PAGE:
Type "O" can be used for emergency transfusions, since 85 percent of the population can safely receive "O" positive red blood cells. Because type "O" is also the most prevalent blood type (45 percent), it is used most frequently for routine transfusions.
Type "A" blood is used for routine transfusions to type "A" patients, who have the next most prevalent (40 percent) blood type. Six percent of the population has "A" negative blood type. The plasma from "A" blood is particularly rich in clotting factors used to treat bleeding disorders such as hemophilia.
Type "AB" red blood cells are used by very few patients (about 4 percent). However, the plasma from type "AB" donors is very valuable because it can be given safely to any patient for emergency transfusion needs, regardless of their blood type. Type "AB" plasma is also used for transfusions to newborn babies; a single donation may be divided among several infants.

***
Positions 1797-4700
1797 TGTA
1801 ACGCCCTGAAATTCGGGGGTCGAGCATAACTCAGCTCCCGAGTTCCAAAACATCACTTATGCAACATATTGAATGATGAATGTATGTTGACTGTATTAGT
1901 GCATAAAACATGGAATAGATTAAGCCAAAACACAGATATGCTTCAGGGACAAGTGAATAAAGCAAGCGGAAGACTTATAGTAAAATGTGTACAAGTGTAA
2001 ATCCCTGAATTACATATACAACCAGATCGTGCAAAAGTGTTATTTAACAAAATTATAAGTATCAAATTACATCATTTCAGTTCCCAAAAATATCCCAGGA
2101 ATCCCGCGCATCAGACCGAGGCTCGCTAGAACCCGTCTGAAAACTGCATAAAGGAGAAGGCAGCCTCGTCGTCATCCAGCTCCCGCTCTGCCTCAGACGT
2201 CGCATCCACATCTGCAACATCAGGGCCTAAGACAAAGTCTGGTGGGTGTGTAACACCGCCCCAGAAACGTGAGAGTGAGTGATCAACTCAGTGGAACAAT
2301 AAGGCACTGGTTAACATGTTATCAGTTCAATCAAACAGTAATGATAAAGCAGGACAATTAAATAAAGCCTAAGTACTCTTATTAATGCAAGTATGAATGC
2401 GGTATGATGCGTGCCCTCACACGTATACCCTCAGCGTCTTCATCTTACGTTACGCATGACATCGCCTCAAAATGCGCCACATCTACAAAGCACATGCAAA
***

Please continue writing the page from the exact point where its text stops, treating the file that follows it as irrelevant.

Type "B" blood is needed for routine transfusions to type "B" patients, who represent 11 percent of the population.